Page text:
Matters Pertaining to Children
- Last Updated on 08 May 2013
Parenting issues whether the parents are married or not are dealt with under the Family Law Act 2003.
Parents are encouraged to reach agreement on the welfare of their children. To reach agreement you can use the Court Counselling Service or counselling services offered in the country.
If you are happy with the agreement you have reached, you can formalize the agreement as a parenting plan or as a Consent Order registered with the Court. If you cannot agree, you can ask the Court to make Parenting Orders.
The Family Law Act 2003 provides for Parenting Plans.
A Parenting Plan is a written agreement between the parents of a child (and other people, if appropriate) which deals with any or all of the following matters:
- With whom the child should live.
- The contact each parent or other persons should have with the child.
- Schooling – where and who pays for education.
- Health, dental, eyes and medical treatment.
- Financial support for the child.
- Religious observance.
- Any other aspect of parental responsibility.
A Parenting Plan does not deal with property issues.
The Parenting Plan will be reviewed by the Court and if satisfied, the Plan will be registered. Parenting Plan may not be varied, but may be revoked by further agreement. The Court can set aside, discharge, vary, suspend or revive your registered parenting Plan.
Once registered, the Parenting Plan has the force of a Court Order.
Types of parenting orders
Parenting Orders can include residence, contact and specific issues Orders. You may have one or more of these orders depending on the needs of the child and your situation.
A Residence Order (formally known as Custody Order) determines with whom a child should live. If a person, who is not the biological parent of the child, applies for a Residence Order, the Court may ask the Court Counselling Service, the Social Welfare Department or some other counselling agency for a report, even if all parties agree to the arrangements. The Court may refer all parties to the Court Counselling Service, the Social Welfare Department or some other counselling agency to discuss all issues relating to residence and if the application is in the best interest of the child.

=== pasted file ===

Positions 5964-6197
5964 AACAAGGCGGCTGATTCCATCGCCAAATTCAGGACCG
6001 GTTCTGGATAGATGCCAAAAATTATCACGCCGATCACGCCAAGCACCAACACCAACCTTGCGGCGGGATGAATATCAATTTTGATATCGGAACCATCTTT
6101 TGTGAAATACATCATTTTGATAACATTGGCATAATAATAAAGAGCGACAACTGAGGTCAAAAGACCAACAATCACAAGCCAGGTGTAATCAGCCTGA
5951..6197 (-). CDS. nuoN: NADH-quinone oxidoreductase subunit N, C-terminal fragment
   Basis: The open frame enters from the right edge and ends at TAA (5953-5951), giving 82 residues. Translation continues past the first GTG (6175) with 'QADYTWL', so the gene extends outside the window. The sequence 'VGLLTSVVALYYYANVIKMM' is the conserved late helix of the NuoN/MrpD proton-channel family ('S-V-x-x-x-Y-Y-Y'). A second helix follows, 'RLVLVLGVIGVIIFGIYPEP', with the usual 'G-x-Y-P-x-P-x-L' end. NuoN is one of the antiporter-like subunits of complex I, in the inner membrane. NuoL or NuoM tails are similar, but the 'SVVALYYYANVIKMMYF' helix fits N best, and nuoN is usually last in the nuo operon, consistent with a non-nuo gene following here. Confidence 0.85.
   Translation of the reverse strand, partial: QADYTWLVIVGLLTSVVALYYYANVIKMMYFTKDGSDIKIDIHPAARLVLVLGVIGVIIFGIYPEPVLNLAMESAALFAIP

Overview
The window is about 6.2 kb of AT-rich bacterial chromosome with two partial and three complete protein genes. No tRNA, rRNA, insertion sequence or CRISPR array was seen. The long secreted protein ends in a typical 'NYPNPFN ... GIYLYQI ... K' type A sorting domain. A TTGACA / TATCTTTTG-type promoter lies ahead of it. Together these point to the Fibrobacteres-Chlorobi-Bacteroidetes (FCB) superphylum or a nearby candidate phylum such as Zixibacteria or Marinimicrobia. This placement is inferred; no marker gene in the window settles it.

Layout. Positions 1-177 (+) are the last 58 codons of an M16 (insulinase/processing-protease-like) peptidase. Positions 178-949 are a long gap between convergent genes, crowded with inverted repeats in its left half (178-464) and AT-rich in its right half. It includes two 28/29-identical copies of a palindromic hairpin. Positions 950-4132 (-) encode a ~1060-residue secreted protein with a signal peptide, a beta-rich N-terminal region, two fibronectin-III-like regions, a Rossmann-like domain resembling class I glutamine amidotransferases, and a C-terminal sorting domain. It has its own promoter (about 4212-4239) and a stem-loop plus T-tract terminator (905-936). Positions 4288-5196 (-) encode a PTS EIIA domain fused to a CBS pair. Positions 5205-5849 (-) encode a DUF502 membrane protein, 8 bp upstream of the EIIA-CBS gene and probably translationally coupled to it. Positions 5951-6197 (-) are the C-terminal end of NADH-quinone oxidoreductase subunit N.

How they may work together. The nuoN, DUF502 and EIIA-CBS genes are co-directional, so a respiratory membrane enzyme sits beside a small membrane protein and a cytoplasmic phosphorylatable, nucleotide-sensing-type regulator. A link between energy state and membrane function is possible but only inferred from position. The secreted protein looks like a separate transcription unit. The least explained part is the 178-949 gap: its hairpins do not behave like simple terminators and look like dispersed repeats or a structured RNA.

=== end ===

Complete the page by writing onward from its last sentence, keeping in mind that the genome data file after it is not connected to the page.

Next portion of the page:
To have a continuing relationship with biological parents, grandparents or other significant people in their lives, a party or parties may apply for Contact Order. A Contact Order (formally Access Order) is an important right. The child has to continue important relationships whilst growing up. The Contact Order defines who the child can see and when he or she could see them. A Contact Order will only be made if the Court is satisfied that it would be in the best interests of the child.
Specific issues order
A Specific Issue Order covers the areas of parental responsibility not covered by Residence or Contact Orders. Specific Issues Orders are about issues which affect the day to day or long term care, welfare and development of the child. Specific Issues Order can include:
- Where the child will go to school
- Medical, dental and eye treatment
- Child’s religious upbringing
- Discipline issues
- Leisure activities eg. Sports
If no Specific Issues Orders are made, then both parents continue to have parental responsibility for the long term care, welfare and development of the child.
What is child maintenance?
Child maintenance for children under the age of 18 years are payments, in cash or in kind (e.g. food and/or clothing) or both in cash and in kind made by a parent or both parents (if the child is maintained by someone else) to help with costs for looking after the child. Step parents, in some case, may be ordered by the Court to pay child maintenance.
Children over the age of 18 years
The Family Court can make an order for maintenance to be paid for a child over the age of 18 years, if the Court is satisfied that maintenance is necessary for the child to complete his/her education or because of some mental or physical disability affecting the child.
How to apply for child maintenance
You can apply for child maintenance by filing Form 5 in the Court Registry in the area in which either parents reside.